Using the gospel as a theological leitmotif—an approach to Christian doctrine that begins with the gospel and sees each loci through the lens of the gospel—this text presents an authentically evangelical theology, as opposed to an ordinary systematic theology written by an evangelical theologian.
According to the author, theology is the drama of gospelizing—performing and living out the gospel in the theatre of Christian life. The text features tables, sidebars, and questions for discussion. The end of every part includes a “What to Take Home” section that gives students a run-down on what they need to know. And since reading theology can often be dry and cerebral, the author applies his unique sense of humor in occasional “Comic Belief” sections so that students may enjoy their learning experience through some theological humor added for good measure.
SGBC is organized into three easy-to-use sections, designed to help readers live out God’s story: Listen to the Story; Explain the Story; and Live the Story.
Praise for SGBC:
“The easy-to-use format and practical guidance brings God’s grand story to modern-day life so anyone can understand how it applies today.”—Andy Stanley
“Opens up the biblical story in ways that move us to act.”—Darrell L. Bock
“It makes the text sing and helps us hear the story afresh.”—John Ortberg
“This commentary breaks new ground.”—Craig L. Blomberg
Bringing together theological commentary, tips for application, and memorable illustrations, What Christians Ought to Believe summarizes the basic tenets of the Christian faith using the Apostle’s Creed as its entryway. After first emphasizing the importance of creeds for the formation of the Christian faith, each chapter, following the Creed’s outline, introduces the Father, the Son, and the Spirit and the Church. An appendix includes the Apostles’ Creed in the original Latin and Greek.
What Christians Ought to Believe is ideally suited for both the classroom and the church setting to teach beginning students and laypersons the basics of what Christians ought to affirm if they are to be called Christians.
Author and New Testament scholar Michael Bird was formerly in favor of distinct gender roles in ministry, a viewpoint commonly called “complementarianism.” But inconsistencies in practice and careful biblical study convinced him to rethink his position.
Originally published as a short ebook, Bourgeois Babes, Bossy Wives, and Bobby Haircuts offers an engaging, incisive perspective on biblical gender equality and the egalitarian view—a preference for allowing women to hold teaching and leadership positions in ministry.
While Bird is now egalitarian, he nevertheless strikes a respectful tone toward those in his previous camp, seeking to craft a perspective that both values women and upholds biblical differences between the sexes. Humorous and hard-hitting, Bird will challenge readers on both sides of the gender-issue divide.
Though Paul is often lauded as the first great Christian theologian and a champion for Gentile inclusion in the church, in his own time he was universally regarded as a strange and controversial person. In this book Pauline scholar Michael Bird explains why.
An Anomalous Jew presents the figure of Paul in all his complexity with his blend of common and controversial Jewish beliefs and a faith in Christ that brought him into conflict with the socio-religious scene around him. Bird elucidates how the apostle Paul was variously perceived — as a religious deviant by Jews, as a divisive figure by Jewish Christians, as a purveyor of dubious philosophy by Greeks, and as a dangerous troublemaker by the Romans. Readers of this book will better understand the truly anomalous shape of Paul’s thinking and worldview.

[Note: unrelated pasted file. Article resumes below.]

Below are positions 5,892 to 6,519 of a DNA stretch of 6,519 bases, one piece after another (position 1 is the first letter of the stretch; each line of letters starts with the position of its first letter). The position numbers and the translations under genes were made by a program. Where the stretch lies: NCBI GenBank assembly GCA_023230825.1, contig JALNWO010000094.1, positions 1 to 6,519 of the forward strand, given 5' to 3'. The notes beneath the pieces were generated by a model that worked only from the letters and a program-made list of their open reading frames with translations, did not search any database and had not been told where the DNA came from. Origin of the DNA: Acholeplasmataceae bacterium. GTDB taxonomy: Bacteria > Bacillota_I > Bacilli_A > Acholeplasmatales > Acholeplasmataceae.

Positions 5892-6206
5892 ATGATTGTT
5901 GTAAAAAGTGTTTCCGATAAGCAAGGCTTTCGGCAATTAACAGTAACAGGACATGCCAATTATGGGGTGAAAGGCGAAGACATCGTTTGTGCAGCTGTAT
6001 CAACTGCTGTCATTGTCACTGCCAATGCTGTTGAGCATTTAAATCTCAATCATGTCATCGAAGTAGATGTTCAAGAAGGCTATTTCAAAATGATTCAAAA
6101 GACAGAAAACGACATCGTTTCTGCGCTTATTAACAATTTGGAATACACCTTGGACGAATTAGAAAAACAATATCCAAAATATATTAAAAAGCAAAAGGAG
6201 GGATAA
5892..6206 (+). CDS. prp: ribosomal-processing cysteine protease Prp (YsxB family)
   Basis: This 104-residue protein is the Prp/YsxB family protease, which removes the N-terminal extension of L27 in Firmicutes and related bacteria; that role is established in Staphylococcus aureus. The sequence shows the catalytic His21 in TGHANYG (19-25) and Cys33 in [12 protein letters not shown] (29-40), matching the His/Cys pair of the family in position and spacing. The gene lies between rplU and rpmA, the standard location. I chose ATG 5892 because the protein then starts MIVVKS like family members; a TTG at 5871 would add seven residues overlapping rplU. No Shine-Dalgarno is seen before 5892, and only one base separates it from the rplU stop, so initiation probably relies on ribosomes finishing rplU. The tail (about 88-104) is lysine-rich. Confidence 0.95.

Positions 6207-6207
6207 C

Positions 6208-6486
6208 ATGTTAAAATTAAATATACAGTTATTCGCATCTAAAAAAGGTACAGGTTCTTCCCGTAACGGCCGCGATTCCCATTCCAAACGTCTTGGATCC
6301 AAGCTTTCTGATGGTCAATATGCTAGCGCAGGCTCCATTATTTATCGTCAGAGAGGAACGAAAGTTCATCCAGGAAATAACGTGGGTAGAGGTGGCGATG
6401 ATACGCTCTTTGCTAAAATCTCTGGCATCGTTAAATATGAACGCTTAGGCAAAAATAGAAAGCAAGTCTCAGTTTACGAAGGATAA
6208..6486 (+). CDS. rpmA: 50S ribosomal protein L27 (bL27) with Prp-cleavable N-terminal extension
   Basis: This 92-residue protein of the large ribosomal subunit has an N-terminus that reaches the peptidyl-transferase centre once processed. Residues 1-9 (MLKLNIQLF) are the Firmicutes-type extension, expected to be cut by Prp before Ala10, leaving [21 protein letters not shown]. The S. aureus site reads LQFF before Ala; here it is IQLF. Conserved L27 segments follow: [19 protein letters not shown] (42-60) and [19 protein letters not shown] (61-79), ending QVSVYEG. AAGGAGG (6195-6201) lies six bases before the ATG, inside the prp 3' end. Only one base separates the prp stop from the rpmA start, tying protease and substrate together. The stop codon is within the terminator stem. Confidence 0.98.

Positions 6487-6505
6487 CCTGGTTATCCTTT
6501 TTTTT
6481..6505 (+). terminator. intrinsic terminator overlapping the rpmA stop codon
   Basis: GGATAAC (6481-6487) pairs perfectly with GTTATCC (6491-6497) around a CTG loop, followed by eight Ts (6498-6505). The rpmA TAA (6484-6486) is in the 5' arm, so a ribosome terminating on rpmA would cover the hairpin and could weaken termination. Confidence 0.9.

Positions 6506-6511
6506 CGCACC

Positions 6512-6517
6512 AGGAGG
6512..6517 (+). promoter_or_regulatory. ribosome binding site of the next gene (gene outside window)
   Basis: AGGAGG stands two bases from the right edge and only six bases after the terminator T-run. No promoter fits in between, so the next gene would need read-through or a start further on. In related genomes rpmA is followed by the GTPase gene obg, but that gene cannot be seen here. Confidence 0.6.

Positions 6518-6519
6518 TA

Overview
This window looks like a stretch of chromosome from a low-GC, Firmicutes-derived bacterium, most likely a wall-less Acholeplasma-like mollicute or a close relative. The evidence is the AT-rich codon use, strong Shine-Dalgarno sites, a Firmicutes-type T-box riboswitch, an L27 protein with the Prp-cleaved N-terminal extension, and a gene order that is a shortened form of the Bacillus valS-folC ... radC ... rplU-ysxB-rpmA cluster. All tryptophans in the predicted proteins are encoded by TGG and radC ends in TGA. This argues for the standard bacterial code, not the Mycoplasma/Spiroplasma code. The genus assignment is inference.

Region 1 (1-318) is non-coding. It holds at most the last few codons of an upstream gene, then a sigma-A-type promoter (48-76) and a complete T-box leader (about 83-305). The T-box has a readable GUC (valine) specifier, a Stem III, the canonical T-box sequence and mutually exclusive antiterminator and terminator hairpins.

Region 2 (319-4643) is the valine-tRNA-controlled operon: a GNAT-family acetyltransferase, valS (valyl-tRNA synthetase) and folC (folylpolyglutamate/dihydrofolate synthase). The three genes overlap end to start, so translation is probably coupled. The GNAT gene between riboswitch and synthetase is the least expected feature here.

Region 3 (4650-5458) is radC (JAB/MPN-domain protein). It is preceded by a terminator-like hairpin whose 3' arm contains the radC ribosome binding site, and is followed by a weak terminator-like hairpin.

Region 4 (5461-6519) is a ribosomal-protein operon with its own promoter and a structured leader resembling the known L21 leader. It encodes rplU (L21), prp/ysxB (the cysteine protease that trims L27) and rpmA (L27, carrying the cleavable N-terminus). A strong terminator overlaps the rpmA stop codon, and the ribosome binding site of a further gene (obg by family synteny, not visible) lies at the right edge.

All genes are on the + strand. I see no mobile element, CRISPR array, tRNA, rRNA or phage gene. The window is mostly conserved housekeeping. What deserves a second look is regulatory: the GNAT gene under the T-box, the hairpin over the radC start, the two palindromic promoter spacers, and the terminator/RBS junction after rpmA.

In this book, through a distinctive evangelical and critical approach, Michael Bird explores the historical development of the four canonical Gospels. He shows how the memories and faith of the earliest believers formed the Gospel accounts of Jesus that got written and, in turn, how these accounts further shaped the early church.
Bird's study clarifies the often confusing debates over the origins of the canonical Gospels. Bird navigates recent concerns and research as he builds an informed case for how the early Christ followers wrote and spread the story of Jesus -- the story by which they believed they were called to live. The Gospel of the Lord is ideal for students or anyone who wants to know the story behind the four Gospels.
Watch an interview with Michael Bird from our Eerdmans Author Interview Series:
Jesus' mission was Israel-centric, but he espoused a view of restoration that was indebted to certain strands of Israel's sacred traditions where the gentiles are implicit beneficiaries of Israel's salvation. Since this restoration was already being partially realized in Jesus' ministry, it was becoming possible for gentiles to begin sharing in Israel's salvation in the present.
Additionally, Jesus understood himself and his followers to be the new temple and the vanguard of the restored Israel who would appropriate for themselves the role of Israel and the temple in being a light to the nations. Thus, a gentile mission has its germinal roots in the aims and intentions of Jesus and was developed in a transformed situation by adherents of the early Christian movement.
The first response book to this latest challenge to Christianity from Ehrman, How God Became Jesus features the work of five internationally recognized biblical scholars. While subjecting his claims to critical scrutiny, they offer a better, historically informed account of why the Galilean preacher from Nazareth came to be hailed as “the Lord Jesus Christ.” Namely, they contend, the exalted place of Jesus in belief and worship is clearly evident in the earliest Christian sources, shortly following his death, and was not simply the invention of the church centuries later.